Once we designed and implanted our Reliability-Centered Maintenance program we can see that failures still remain in our equipment, some failures are unplanned and others are planned but our RCM plan is not able to avoid. What can we do?
We can repair the failure as soon as possible, but probably the failure occurs often, so we don't solve anything.
The solution is to perform a Root Cause Analysis - RCA that allows us to know the root cause of failures, so we can avoid the cause and prevent the failure occurs again. Exactly RCA is a process to isolate factors to produce failure and determine optimal actions to ensure the failure is not being repeated over again.
Several techniques can be used to perform Root Cause Analysis, from the easiest 5 Whys, of Lean Manufacturing methodology, that can be applied by the machine operators, to many complex techniques such as Events and Causal Charting, Change Analysis, Fishbone (Ishikawa) Diagrams, Fault Tree Analysis (FTA) or Failure Modes and Effects Analysis (FMEA) completed with interviews and tests.
Whatever the methodology, an effective process must meet the following criteria: define the problem, establish relationships between cause and problem, present evidence, explain how to prevent recurrence of the problem, assess measures and facilitate the writing of result reports. Methodologies listed before not always provide an acceptable response to these criteria, so the results are unsatisfactory.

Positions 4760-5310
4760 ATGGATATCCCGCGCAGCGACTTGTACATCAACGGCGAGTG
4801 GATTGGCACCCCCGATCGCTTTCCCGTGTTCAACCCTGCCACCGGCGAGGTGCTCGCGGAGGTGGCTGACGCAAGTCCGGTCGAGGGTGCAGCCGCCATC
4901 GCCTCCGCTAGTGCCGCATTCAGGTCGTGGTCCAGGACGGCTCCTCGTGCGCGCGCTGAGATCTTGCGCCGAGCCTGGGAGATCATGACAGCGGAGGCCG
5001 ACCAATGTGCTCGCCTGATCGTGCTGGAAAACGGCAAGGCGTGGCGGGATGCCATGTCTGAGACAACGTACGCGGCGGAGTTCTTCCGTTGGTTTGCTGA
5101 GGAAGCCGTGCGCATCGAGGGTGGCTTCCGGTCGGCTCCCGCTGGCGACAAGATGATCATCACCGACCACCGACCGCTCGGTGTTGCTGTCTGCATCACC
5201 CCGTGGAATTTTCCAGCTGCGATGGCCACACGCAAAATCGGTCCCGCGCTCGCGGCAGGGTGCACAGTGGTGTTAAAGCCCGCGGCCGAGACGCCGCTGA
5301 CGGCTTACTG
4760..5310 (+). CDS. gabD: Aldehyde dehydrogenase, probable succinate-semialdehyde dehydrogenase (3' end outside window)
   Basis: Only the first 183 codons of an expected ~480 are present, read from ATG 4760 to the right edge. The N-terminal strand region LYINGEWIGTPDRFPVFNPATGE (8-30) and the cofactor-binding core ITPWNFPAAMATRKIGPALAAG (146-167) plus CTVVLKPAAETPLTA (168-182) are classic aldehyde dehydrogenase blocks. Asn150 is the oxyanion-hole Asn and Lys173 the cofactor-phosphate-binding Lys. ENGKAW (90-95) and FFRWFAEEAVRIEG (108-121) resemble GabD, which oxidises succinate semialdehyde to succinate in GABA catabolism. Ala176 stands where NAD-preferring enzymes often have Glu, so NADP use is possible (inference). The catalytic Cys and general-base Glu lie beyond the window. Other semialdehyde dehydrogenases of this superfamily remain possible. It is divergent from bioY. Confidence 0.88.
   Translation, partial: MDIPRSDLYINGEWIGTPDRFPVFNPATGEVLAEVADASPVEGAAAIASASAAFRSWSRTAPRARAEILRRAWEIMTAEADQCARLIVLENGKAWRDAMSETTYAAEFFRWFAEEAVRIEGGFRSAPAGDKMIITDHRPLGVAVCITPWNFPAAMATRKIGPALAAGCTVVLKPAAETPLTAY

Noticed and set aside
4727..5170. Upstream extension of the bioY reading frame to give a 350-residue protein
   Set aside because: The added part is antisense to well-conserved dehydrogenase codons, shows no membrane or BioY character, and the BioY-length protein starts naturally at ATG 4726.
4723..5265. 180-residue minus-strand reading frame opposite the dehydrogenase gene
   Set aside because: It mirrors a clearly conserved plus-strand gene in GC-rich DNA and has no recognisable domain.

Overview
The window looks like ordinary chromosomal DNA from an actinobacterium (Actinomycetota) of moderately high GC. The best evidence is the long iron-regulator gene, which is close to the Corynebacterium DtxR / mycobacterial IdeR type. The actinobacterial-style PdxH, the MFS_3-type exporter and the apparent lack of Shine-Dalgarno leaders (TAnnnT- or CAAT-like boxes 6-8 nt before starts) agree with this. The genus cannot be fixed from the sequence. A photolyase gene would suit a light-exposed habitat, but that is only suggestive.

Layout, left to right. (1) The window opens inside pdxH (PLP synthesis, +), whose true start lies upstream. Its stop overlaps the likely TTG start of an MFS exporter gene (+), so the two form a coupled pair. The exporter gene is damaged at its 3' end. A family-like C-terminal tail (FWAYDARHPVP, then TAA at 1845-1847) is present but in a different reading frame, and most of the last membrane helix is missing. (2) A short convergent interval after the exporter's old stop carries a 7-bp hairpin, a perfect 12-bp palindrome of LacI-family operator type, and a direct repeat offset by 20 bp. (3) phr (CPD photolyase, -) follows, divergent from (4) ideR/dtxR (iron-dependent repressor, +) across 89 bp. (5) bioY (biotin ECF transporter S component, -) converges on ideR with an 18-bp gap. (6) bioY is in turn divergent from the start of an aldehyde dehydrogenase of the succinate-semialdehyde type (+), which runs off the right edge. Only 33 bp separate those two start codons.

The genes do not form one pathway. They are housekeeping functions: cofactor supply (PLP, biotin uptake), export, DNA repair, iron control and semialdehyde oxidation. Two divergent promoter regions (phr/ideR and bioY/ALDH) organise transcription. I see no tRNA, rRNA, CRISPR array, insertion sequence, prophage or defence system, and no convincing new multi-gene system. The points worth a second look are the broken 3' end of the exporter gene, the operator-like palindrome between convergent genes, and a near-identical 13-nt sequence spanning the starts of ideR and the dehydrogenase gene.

Dean L. Gano, the inventor of Apollo RCA, proposes an evolution of this methodology in his last book RealityCharting – Seven Steps to Effective Problem-Solving and Strategies for Personal Success, it is based in seven steps:
1. Define the problem. It must include answers related to What is the problem, When did it happen, Where did it happen and what is the significance of the problem, best in Dollars/Pounds/Euros.
2. Determine the causal relationships. When we have identified the problem, we must identify a minimum of two causes, one of which should be an Action and other a Condition. In each cause, we must identify new causes or a reason to conclude the analysis line.
3. Provide a graphical representation. To draw a graphic chart to show the logic succession of events and causes, it does easier to find relations among them.
4. Provide evidence, of each cause, best if we have photos, data and test results to confirm both events and causes.
5. Determine if causes are sufficient and necessary. It means to confirm the event should not occur without the cause, and to confirm the event doesn't need more causes.
6. Identify effective solutions. When we have identified the sufficient and necessary causes we can propose solutions, they must meet the following criteria: Prevent recurrence, Be within your control, Meet your goals and objectives, and Not cause other problems that you are aware of. We assess solutions by costs-benefits analysis.
7. Implement and track solutions. Finally, solutions must be implanted and monitored to check their effectiveness.
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